“were plausibly said to have done more than anything else to turn the ‘Reforming Tsar’ Alexander 11 towards abolishing serfdom.”
But the writing has to be precise and observant. Earlier in the preface, when discussing Alexander Herzen, Stoppard writes,
“What he detested above all was the conceit that theoretical future bliss justified actual present sacrifice.”
Twentieth-century history was on Herzen’s side. It’s easy to imagine, today, that many playwrights’ resistance to climate change as a political subject comes from this idea that it deals with a “theoretical future” and that it is being used to justify “actual present sacrifice”. Playwrights like to write about real situations, flesh and blood characters, the here and now. And they like jokes.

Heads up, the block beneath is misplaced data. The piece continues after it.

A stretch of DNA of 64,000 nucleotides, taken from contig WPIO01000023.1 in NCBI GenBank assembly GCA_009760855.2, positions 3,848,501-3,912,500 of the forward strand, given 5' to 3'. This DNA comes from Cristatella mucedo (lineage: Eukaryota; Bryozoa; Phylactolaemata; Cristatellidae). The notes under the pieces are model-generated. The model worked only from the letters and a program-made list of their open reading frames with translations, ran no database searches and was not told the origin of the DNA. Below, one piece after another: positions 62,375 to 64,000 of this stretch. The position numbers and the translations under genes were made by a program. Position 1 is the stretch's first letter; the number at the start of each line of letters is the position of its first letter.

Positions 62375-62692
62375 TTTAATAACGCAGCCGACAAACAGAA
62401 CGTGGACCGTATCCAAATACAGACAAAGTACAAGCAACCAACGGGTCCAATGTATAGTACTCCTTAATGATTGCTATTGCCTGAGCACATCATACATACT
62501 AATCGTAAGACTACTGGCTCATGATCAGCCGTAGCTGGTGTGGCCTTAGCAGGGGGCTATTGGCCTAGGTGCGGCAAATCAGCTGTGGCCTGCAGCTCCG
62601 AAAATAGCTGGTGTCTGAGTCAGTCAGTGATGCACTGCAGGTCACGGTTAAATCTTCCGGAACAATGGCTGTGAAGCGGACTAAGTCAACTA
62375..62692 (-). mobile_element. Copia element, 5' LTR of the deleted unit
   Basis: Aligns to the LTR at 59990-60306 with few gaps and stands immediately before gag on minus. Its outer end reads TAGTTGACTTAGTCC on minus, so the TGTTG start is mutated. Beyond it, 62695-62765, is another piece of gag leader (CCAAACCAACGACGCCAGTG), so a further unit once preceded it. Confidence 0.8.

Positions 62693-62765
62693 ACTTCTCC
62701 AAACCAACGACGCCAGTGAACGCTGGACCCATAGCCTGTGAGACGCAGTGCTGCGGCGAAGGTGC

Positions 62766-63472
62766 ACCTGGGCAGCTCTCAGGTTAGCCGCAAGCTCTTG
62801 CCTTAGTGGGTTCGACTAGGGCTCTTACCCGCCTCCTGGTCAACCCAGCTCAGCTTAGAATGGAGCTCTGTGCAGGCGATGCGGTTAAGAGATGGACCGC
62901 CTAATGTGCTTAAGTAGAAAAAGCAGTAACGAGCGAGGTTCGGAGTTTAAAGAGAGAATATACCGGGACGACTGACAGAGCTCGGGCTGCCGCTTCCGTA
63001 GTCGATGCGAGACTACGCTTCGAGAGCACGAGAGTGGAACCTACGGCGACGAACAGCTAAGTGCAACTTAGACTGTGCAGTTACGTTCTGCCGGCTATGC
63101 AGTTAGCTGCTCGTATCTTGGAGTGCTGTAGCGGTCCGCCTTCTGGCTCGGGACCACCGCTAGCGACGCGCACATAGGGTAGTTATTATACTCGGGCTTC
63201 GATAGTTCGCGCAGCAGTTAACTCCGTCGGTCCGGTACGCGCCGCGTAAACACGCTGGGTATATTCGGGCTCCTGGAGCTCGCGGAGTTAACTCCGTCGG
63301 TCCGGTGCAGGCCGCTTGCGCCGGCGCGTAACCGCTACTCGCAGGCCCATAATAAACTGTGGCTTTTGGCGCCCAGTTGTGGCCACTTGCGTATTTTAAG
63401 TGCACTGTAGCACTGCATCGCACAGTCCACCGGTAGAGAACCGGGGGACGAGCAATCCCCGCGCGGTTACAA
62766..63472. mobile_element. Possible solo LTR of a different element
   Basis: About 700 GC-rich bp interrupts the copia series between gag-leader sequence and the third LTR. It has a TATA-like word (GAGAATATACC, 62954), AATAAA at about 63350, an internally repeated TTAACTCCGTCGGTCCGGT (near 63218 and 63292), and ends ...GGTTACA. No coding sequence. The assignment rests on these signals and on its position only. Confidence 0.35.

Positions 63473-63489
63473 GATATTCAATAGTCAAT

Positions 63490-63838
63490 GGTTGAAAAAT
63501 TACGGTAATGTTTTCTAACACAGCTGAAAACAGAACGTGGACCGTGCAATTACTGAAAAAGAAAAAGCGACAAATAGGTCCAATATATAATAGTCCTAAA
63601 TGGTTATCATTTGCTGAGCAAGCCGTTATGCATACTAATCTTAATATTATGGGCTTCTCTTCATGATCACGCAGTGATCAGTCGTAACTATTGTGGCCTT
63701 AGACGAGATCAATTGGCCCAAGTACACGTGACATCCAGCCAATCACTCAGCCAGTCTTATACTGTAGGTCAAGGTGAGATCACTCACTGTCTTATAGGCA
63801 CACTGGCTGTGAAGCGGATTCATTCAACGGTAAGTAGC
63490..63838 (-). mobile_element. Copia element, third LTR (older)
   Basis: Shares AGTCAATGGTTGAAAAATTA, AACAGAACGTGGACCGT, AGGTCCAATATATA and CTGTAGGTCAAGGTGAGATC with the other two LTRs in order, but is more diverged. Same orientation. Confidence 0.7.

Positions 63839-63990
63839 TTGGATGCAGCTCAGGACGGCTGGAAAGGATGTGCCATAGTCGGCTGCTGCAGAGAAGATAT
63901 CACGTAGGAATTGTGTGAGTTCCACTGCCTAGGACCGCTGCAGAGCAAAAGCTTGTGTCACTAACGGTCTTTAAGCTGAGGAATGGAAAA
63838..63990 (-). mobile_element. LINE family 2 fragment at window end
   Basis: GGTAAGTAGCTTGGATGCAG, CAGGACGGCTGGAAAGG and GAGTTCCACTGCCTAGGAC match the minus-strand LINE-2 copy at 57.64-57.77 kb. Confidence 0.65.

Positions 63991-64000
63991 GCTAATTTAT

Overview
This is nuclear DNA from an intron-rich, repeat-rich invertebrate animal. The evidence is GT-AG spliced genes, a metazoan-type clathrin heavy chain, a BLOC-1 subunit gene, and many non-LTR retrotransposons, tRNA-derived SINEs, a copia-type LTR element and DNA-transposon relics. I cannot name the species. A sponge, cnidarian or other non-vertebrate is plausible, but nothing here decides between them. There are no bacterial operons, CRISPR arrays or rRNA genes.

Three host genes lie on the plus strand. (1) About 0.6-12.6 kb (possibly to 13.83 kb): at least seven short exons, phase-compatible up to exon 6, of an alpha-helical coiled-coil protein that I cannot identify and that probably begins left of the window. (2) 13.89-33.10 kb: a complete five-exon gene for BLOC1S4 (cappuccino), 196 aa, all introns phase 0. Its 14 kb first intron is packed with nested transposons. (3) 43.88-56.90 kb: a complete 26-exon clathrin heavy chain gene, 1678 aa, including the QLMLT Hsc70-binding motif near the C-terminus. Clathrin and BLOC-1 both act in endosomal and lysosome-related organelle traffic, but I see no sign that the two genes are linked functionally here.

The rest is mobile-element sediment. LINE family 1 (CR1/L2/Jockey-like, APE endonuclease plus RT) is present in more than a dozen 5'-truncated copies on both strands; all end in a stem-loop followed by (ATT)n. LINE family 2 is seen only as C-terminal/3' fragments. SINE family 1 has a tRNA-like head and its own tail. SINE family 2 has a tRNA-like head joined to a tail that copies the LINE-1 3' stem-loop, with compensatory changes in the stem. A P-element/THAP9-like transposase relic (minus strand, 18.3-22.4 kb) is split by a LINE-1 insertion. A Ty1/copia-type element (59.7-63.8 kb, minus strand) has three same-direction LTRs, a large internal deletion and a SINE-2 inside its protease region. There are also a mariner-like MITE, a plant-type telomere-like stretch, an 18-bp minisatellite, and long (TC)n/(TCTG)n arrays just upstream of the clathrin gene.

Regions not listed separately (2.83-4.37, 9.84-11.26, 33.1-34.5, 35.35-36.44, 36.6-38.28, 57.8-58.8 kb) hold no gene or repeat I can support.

In some ways, then, the most interesting characters to put on stage right now are climate scientists: not a climate sceptic disguised as a climate scientist (as happens in The Heretic), but the climate scientists who are simultaneously appalled and fascinated by what they are discovering.
At last year’s TippingPoint conference in Oxford, climate scientists spoke candidly and wittily about how their work had altered their lives and their world views. If caught accurately, that kind of portrait might have real political influence.